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Practice Management > Compensation and Fees

Ron Carson: Stop Using the Word 'Fee'

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What You Need to Know

  • Advisors should focus on the investment that clients are making with them rather than discussing fees, Ron Carson says.
  • The industry has made strides in improving diversity but still has a lot of work to do.
  • Clients are increasingly asking advisors about crypto and ESG.

Compensation, cryptocurrencies, diversity and environmental, social and governance investing were the main topics during an Industry Powerhouse Panel at Carson Group’s Excell 2021 conference in Las Vegas on Wednesday.

Here are the nine top takeaways from the session:

1. Stop using the term “fee.”

“I would challenge everybody to get rid of the term ‘fee,’” Ron Carson, Carson Group CEO and founder, told attendees and those watching virtually.

“Who wants to pay a fee? I mean no one likes fees but we’re all willing to make an investment in our future,” he said.

Carson explained that he tells new clients who may see Carson as more expensive than other firms: “No, we’re the best value ever. And, if at the end of three years, you’re thinking in terms of a fee you’re paying me, we have not done our job.”

2. Advisors who don’t scale their businesses risk falling behind.

“We’re all privileged to be in a growing business,” according to David Canter, executive vice president and head of the RIA segment at Fidelity Institutional.

There are about 14,000 RIAs registered with the Securities and Exchange Commission, he said, noting that doesn’t even include the number of RIAs with less than $100 million in assets under management who are registered with U.S. states. “That number continues to grow so there’s, as I like to say, a bull market for advice.”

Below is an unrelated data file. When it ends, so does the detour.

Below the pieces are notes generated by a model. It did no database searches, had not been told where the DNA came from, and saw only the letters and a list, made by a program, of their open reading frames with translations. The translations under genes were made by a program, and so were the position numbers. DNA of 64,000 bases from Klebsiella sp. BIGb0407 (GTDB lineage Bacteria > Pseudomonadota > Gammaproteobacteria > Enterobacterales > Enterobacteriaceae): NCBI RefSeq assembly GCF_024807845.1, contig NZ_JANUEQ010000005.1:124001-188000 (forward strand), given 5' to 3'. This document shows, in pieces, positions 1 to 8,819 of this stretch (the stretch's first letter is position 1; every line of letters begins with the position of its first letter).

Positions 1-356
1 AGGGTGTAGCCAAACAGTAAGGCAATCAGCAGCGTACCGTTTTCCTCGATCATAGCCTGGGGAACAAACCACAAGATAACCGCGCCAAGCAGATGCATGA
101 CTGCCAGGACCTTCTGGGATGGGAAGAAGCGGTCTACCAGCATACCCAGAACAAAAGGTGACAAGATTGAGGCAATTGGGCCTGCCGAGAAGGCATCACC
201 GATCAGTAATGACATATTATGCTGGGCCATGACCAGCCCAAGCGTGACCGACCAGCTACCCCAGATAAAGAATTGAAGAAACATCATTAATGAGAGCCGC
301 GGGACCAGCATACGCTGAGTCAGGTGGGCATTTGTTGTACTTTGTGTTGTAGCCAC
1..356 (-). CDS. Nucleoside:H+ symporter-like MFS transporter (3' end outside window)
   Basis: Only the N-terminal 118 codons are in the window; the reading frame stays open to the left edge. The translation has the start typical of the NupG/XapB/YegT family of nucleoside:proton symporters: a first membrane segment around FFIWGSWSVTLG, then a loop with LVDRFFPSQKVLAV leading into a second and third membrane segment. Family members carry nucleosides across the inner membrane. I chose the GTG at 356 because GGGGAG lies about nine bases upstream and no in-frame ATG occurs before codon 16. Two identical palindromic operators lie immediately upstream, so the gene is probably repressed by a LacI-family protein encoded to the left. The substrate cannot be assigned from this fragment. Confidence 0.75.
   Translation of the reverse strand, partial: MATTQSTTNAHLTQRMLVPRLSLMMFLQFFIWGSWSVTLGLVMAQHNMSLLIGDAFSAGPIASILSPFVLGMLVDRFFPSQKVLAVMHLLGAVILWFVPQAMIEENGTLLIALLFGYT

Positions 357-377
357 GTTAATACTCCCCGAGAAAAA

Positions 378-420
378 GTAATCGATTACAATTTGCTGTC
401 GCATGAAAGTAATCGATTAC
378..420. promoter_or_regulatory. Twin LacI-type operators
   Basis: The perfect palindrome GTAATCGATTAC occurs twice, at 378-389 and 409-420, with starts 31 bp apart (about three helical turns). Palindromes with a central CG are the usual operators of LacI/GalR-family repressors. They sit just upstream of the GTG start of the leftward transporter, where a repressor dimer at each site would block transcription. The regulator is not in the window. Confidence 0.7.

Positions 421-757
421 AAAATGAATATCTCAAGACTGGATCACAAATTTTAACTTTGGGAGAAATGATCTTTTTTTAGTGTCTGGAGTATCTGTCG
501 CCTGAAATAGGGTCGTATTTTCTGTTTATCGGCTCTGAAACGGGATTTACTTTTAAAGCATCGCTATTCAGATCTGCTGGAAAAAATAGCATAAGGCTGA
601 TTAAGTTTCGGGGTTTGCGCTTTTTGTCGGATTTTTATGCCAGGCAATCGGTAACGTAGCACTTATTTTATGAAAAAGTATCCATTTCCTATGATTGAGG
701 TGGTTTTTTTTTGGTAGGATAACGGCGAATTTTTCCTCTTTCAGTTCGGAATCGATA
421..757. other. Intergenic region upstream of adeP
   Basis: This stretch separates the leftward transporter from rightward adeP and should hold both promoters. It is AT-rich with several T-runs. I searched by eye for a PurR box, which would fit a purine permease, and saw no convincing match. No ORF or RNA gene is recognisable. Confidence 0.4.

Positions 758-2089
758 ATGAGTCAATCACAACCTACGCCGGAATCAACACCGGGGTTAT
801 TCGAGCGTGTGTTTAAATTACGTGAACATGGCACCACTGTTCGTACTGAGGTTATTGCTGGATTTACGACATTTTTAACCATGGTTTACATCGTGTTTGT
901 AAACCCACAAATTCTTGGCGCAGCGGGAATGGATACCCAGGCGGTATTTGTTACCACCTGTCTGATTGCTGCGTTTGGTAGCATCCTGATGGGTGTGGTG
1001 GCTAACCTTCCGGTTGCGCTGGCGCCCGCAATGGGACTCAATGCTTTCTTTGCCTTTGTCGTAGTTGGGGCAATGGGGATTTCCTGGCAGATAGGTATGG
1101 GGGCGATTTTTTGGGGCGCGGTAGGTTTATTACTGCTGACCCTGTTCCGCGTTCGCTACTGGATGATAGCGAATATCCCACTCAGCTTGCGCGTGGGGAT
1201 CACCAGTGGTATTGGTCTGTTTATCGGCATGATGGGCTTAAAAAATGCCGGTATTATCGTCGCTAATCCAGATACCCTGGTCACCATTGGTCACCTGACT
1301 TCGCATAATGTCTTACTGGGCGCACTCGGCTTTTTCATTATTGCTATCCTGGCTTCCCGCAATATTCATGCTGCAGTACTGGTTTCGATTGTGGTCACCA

Noting that most advisors are paid on an AUM basis, with a growing number providing financial planning on an “a la carte” basis, he said: “Advisors must “provide more and more value for our clients.”

However, “if you don’t have” the scale of a platform like Carson Group’s, “whether embedded within your own business or” provided by a partner, “it’s harder and harder to provide those services and value,” he said.

3. There is a growing shift to “holistic” planning.

“One of the biggest shifts that we’ve been seeing is this move to holistic planning: providing services above and beyond investment management,” according to Suzanne Siracuse, founder and CEO of Suzanne Siracuse Consulting Services.

However, “how do you charge for something like that when it doesn’t tie back to the assets that you’re managing?” she said, calling that the “$50 million question.”

4. The move to flat fees is accelerating.

“The trend that I’m definitely seeing is moving [to] fee for service — so a flat-fee model,” Siracuse noted.

“Another really interesting model, in my opinion, is like what Facet Wealth is doing, which is a subscription-based model” in which you pay a flat fee each month and can cancel anytime, she said.

Under that model, advisors will help you with particular tasks, she noted, explaining: “What that does is it really helps clients that maybe can’t afford a financial advisor … but it gets them acclimated to what advice can do. And I think that is a huge game changer.”